The beginning of deer season is upon us
“I saw the buck about 150 yards away along the edge of a clearing. I grunted twice and just let things play out,” Marcus Malyuk told me. “He started to angle towards me trying to get downwind, but I positioned myself so that he would have to walk past me in range to do that.”
“He stopped and worked a scrape on his trek,” Marcus continued. “He turned broadside at about 30 yards from me and I let loose.”
As the splendors of October give way to the treasures of November, hunting thoughts turn to deer. And in the first week of November a lot of deer stories like this play out all over Wisconsin. The aroma of the earthy loam of leaves on the ground should be bottled. The crunching of those leaves when deer approach should be recorded.
Marcus told me that the shot passed through the back of both lungs. The deer bolted across the clearcut making it 240 yards before dying on the run just about on the other side of the clearing. He was hunting mature whitetail bucks a mile deep on public land.
“At first when he was covering that much distance I was worried that I might have shot him in the liver,” Marcus told me. “But I did get the lungs, they just cover more ground when they aren’t dodging trees in the woods.”
He used a deer cart to pull the deer out of the woods on. “It’s a yearly cardiac stress test,” he told me; he’s an old style ICU nurse. He told me he doesn’t hunt along clearings that much, but that this stand site just made sense to him. He hunted the stand for the first time four days earlier and only saw one doe. He let the stand rest and hunted other stands in other counties coming back to this stand since the wind was right and he adjusted his stand location a bit.
“The first time I hunted it, the wind was supposed to be steady but it was swirling around me,” Marcus told me. “I got out of the tree and started working around the area and finally found a spot that I could get a stand into that the wind didn’t swirl around.”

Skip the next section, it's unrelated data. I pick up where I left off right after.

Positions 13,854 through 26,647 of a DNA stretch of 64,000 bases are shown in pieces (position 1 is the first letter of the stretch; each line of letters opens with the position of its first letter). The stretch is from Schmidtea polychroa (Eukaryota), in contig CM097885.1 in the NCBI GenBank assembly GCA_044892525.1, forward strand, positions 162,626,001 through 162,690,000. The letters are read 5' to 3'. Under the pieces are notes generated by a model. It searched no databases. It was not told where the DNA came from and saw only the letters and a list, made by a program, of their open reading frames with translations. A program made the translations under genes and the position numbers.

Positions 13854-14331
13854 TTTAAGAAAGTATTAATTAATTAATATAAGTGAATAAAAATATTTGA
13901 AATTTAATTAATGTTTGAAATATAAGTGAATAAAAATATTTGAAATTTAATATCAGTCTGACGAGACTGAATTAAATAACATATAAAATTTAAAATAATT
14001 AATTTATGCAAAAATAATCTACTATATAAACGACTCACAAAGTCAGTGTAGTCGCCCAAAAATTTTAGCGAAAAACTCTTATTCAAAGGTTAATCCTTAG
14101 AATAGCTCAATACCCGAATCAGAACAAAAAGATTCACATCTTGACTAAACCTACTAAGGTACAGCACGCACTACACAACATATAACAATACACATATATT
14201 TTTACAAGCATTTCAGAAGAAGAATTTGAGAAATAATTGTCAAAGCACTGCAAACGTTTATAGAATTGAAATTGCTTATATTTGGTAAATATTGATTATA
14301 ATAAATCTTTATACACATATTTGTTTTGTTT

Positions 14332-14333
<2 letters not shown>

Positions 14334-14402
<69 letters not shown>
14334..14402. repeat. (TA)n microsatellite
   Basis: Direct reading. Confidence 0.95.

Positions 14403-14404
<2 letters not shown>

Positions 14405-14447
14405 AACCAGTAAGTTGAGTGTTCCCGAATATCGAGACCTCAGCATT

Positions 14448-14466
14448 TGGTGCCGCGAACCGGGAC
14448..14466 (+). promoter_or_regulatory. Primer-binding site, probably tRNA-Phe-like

“I dropped the kids off at school and headed to the stand,” he continued. “I ended up 15 feet off the ground in a fairly young white pine. The wind stayed steady in my face.”
The buck turned out to be a mature nine point that will most likely score around 140 inches. His plans are for a European mount.
“I was hunting mature bucks, I wasn’t hunting a specific deer this year,” Marcus told me. “So the first mature buck that came within bow range I planned to harvest. This was a good deer to harvest.”
I asked him if the deer didn’t make the cut for wall mounts and he told me “He does, but there is only so much wall space.”
Marcus plans to head to another state for whitetails this coming week before returning home to get ready for the gun deer opener a week and a half from now.
Judging by the number of vehicles I’m seeing parked along the roads on the way to work, Marcus wasn’t the only one hunting this past week. As the corn comes off around our area the deer change their travel patterns, bedding areas, and they need to move more.
November hunting provides magic on days when several bucks can cruise past a stand while others chase does around. Maybe you witness a couple of bucks fighting. And maybe, hopefully you get to draw back on the biggest buck of your life. Maybe your arrow flies true.
November is more than dreams of big bucks, it’s the time of year that for a lot of hunters those dreams come true. The colors of early fall have fallen to the ground and leave us with a gray back drop to make our own hunting story and almost every hunt has a story.
On the cusp of the Holy Grail of Wisconsin’s hunting seasons, the best archery hunting remains - November opened her treasure chest. I’m wishing you all the luck in the world to go out and make your own big buck story.
May the wind be in your face and luck by your side. But as always and most importantly, please remember: Safe Hunting is No Accident!